GARCIA-NAVARRO: What did that story uncover?

HERNANDEZ: I found that there were 2,000 unidentified remains on the U.S. side and more than 4,000 genetic samples from family members looking for missing migrants on the south side. The technology exists, and the data is there. And in a few seconds, there could be thousands of matches that could be done, but there's no system in place to do that.


HERNANDEZ: It gets a little more complicated here. In 1994, the DNA Act ruled that there had to be somebody from law enforcement to administer any DNA sample that would be uploaded into this database owned by the FBI - that is CODIS. And this database is primarily used for law enforcement. So it's also not being used for tracking missing migrants.

And a lot of those samples that were taken from family members were administered south of the border and by the Argentine forensic group. And they're not a law enforcement agency, so they've been debating how they can use this database which wasn't meant for humanitarian purposes.

GARCIA-NAVARRO: You spoke to a mother who had to identify her son by his shoes. Is this because the remains of those who are found are essentially unviewable?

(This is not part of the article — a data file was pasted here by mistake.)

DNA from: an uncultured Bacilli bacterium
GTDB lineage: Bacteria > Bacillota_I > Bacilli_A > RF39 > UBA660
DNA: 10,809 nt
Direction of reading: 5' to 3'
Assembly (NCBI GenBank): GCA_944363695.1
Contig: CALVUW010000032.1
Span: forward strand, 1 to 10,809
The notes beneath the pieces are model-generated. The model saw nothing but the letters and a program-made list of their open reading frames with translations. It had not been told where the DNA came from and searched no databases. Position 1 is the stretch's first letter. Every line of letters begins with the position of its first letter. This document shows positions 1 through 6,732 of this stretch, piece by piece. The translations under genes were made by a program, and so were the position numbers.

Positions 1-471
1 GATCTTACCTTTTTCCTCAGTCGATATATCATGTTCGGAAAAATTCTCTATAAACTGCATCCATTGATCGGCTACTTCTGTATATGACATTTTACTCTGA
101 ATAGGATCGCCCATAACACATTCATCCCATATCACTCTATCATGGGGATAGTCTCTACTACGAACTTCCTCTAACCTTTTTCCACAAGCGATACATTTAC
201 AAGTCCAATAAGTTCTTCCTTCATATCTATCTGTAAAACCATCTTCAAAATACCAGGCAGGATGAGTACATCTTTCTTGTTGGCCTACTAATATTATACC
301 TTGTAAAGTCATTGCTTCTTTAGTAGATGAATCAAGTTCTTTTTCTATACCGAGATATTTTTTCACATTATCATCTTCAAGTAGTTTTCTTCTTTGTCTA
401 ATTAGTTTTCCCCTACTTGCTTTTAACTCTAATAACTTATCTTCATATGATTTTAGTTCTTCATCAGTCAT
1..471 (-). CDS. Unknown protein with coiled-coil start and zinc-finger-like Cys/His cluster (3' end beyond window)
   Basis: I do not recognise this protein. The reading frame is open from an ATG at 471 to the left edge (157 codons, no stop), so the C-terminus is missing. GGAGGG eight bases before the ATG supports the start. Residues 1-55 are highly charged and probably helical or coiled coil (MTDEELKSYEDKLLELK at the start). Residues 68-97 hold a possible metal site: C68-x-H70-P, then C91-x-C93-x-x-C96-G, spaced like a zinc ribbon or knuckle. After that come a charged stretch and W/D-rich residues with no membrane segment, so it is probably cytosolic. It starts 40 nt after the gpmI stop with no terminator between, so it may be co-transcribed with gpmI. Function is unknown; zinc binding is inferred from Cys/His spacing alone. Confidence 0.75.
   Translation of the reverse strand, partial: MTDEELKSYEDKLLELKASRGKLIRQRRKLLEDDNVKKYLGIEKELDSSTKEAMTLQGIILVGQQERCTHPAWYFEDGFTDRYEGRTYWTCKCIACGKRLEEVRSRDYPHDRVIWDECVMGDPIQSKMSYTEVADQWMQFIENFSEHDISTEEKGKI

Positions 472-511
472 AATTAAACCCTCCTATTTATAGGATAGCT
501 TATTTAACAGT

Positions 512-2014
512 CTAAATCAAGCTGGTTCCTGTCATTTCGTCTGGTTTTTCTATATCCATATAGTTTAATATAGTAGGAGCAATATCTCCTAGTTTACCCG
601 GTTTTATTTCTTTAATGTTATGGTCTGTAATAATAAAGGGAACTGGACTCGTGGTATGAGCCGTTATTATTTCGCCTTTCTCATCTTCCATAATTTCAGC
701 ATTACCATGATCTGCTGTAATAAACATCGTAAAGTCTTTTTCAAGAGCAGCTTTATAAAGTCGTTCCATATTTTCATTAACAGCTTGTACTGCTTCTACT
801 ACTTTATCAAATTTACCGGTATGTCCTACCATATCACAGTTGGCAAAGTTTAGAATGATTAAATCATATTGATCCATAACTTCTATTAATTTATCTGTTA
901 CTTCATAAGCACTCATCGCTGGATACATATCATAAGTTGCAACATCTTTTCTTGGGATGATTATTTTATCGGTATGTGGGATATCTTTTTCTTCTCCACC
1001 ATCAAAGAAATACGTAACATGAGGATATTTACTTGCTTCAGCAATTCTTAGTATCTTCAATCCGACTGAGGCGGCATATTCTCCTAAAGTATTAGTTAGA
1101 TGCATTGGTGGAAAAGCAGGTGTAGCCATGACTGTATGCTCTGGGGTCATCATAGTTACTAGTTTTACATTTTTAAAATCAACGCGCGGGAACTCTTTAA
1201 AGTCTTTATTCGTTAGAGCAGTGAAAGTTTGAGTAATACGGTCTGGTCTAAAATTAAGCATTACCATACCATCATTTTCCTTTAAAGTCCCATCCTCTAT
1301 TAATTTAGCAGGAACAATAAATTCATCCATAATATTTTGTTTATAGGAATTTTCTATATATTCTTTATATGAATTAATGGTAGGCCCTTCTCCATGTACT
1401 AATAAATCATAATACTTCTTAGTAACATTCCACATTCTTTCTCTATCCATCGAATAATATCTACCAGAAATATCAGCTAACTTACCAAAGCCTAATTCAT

HERNANDEZ: That's right. So we don't know in what state the body was. It was a closed casket. And none - no one in her family was ever DNA-tested to try to genetically match the body to them. And the only thing that she was able to recognize was his basketball shoes, and they were in a clear plastic bag on top of the coffin. Her son, a 16-year-old, drowned, and his body had washed up on the north side of the Rio Grande.

If you've ever been to South Texas, it's - there's a lot of wildlife. I think one of the most impressive images that I've had was a line of vultures just standing on top of a wall. And those vultures get to the bodies pretty quick, and that's why a lot of these remains - we're calling them remains because they're not bodies. These are skeletal fragments that are found along the sandy ranchlands in the brush. These trails - when you see them from the air, they curve, and sometimes migrants are stuck walking in circles for days. They take sometimes six days to walk the equivalent of 10 miles.

GARCIA-NAVARRO: Dia de los Muertos just came to a close. How did it feel to be in Guatemala while they were looking for family members and they might not know if they were dead or not?

HERNANDEZ: It's different than in Mexico. Their grieving process is over a year long, and they keep an altar in their house throughout the entire year. And they grieve together. And that's a process that they're being denied because they don't have the means of identifying their loved ones.

GARCIA-NAVARRO: That's Kristian Hernandez with the Center for Public Integrity. Thank you so much.

HERNANDEZ: Thank you.



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Migration and Refugees